Spotlight on Games > Features > Random Musings

It's in the Bag

RANDOM MUSINGS on the fin-de-millénaire games scene . . .

9 April 2009 . . .

Over the past couple of years, more and more of my playing has been occurring at cafes. The advantages are numerous:

Another feature which you may or may not consider an advantage – but I do – is that while you are there playing, people notice. Not a few curious souls will come up and ask what's going on. When you explain about the nature of the new games they seem genuinely interested and often resolve to explore more and even get their own games. I have taken to carrying a card with a link to this site to hand out for these occasions.

Of course the cafe situation offers a few pitfalls as well.

In cafes you sit upstairs, possibly on an open balcony. I still remember quite with alarm the time a Jambo card fluttered all the way down an entire story to who knows where. Then there was the time half the ani-meeples landed on the floor and the stairs.

The cause of that one was not enough table space and that can be an issue sometimes, but it's usually surmountable. Little used items can be situated on spare chairs, for example.

Another pitfall is that the frequently large game collections of the players is now not available. Everyone needs to carry in their games, planning well for the various possibilities of census and preferences. For this consideration it quickly becomes apparent that apart from small card games, the game box is a definite liability, especially for games like Settlers of Catan or Helden in der Unterwelt where the board is built up from smaller pieces. In fact, without a large board to manage, it's much simpler to throw everything into a re-sealable one gallon plastic bag. And, by packing games into bags in this manner, many more can be fit into a backpack than would otherwise be the case. It also saves wear and tear on those too easily scuffed boxes.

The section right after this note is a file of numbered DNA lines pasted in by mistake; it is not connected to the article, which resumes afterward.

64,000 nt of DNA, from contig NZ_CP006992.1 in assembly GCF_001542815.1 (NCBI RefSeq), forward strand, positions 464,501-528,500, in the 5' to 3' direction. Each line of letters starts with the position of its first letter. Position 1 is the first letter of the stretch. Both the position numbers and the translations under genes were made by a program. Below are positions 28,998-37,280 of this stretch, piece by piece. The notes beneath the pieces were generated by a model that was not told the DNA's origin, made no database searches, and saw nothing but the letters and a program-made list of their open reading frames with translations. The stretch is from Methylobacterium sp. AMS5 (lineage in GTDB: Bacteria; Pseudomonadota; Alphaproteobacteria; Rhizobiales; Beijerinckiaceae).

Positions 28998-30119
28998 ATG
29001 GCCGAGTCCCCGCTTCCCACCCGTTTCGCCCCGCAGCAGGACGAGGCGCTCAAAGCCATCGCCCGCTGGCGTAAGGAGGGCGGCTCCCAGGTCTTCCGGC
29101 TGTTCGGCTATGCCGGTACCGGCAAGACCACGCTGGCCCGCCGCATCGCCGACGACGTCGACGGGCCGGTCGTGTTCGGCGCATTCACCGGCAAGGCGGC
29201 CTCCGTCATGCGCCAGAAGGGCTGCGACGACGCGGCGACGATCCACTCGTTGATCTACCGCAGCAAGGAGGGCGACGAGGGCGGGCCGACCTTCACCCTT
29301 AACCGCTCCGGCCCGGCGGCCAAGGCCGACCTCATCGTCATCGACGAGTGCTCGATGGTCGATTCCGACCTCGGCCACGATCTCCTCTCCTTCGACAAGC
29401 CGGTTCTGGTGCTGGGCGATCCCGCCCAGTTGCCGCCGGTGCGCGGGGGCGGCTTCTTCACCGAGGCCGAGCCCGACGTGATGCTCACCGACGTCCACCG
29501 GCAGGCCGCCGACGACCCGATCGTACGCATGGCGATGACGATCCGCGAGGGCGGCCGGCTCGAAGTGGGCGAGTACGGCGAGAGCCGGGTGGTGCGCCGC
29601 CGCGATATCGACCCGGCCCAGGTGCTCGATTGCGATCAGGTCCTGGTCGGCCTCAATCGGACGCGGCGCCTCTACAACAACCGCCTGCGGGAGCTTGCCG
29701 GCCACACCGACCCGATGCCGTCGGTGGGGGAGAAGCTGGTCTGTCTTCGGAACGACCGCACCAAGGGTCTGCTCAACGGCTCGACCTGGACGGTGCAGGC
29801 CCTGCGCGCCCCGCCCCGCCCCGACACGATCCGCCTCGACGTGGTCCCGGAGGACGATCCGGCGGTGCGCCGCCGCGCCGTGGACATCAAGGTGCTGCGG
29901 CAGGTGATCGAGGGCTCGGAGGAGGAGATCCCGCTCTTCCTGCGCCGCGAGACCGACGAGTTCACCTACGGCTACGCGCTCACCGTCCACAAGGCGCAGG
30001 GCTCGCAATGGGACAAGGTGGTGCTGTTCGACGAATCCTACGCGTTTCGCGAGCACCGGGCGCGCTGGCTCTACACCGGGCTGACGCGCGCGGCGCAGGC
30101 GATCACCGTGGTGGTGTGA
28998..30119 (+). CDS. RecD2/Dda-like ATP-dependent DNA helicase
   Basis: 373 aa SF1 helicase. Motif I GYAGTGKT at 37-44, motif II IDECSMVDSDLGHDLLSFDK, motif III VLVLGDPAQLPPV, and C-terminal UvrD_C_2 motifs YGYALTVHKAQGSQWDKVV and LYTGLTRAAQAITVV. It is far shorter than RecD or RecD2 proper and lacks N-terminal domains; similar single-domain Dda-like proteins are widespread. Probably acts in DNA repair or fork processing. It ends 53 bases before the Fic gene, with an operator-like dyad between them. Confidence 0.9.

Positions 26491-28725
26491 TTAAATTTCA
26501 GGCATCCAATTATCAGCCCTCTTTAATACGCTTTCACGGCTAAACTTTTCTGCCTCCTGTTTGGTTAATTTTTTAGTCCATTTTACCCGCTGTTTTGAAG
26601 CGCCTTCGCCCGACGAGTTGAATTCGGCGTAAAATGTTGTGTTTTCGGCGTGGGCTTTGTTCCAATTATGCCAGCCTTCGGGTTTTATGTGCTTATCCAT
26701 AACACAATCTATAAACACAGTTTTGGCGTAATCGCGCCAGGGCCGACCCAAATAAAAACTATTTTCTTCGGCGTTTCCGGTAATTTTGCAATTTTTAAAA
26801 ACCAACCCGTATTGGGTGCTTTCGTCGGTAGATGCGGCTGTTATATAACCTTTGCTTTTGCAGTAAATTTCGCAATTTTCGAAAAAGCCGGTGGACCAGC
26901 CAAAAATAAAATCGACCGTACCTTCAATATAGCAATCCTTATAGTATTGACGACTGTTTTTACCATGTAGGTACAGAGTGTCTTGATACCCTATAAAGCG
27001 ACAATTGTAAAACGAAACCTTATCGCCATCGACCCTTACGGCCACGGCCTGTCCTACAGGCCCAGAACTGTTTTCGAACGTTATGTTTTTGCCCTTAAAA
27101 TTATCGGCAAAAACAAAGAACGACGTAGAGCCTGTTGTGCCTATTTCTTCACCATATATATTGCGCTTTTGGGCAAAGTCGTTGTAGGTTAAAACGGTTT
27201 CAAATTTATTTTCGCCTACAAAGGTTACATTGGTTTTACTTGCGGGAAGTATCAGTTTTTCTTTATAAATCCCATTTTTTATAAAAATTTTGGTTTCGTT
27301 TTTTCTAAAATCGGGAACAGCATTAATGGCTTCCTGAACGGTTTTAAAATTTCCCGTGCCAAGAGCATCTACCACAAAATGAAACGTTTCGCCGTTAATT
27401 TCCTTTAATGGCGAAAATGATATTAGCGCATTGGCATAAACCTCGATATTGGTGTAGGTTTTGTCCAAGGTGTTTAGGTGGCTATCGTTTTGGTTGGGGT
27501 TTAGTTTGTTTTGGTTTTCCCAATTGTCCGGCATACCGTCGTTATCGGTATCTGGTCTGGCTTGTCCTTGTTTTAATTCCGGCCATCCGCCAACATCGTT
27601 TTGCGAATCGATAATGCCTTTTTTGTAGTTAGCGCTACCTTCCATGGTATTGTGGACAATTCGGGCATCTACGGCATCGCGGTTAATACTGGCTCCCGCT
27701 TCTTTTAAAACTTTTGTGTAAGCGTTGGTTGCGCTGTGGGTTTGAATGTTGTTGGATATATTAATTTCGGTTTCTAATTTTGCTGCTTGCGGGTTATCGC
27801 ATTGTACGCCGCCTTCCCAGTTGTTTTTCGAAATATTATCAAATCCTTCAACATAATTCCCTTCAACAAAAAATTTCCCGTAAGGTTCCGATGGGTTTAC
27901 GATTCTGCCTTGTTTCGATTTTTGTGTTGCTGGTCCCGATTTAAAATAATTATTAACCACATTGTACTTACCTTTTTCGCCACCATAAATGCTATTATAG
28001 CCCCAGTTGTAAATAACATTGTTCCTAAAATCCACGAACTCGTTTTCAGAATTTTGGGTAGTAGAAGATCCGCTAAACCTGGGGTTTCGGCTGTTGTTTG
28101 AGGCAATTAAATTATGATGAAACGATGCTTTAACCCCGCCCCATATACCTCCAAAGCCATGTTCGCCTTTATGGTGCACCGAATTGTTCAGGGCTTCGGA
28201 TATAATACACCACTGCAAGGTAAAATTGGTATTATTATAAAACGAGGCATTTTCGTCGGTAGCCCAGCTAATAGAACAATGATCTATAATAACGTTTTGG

But all of this raises the question whether it wouldn't be better for the manufacturer to produce the game in a bag in the first place. Then there would be no need to constantly transfer components back and forth between box and bag.

After all, are these boxes really all that useful anyway? Can anyone point to an insert which really works? Don't you find that every single one of them loses the bits as soon as it's turned sideways? Meanwhile, as the game collection grows, more and more precious closet and shelf space is consumed and the purchase of newer titles is impeded. This dire economy could be another reason this wouldn't be the worst idea in the world. Thus the thought grows ever stronger... Once upon a time music compact discs came in unnecessarily long boxes which were eventually cut down until eventually common sense prevailed. Might such occur again here? Of course some publishers such as Sierra Madre Games have long made a practice of publishing in bags. Ironically, two of their more recent titles have started appearing in boxes. . .

Until next time, happy gaming and see you at the cafe . . .


by Rick Heli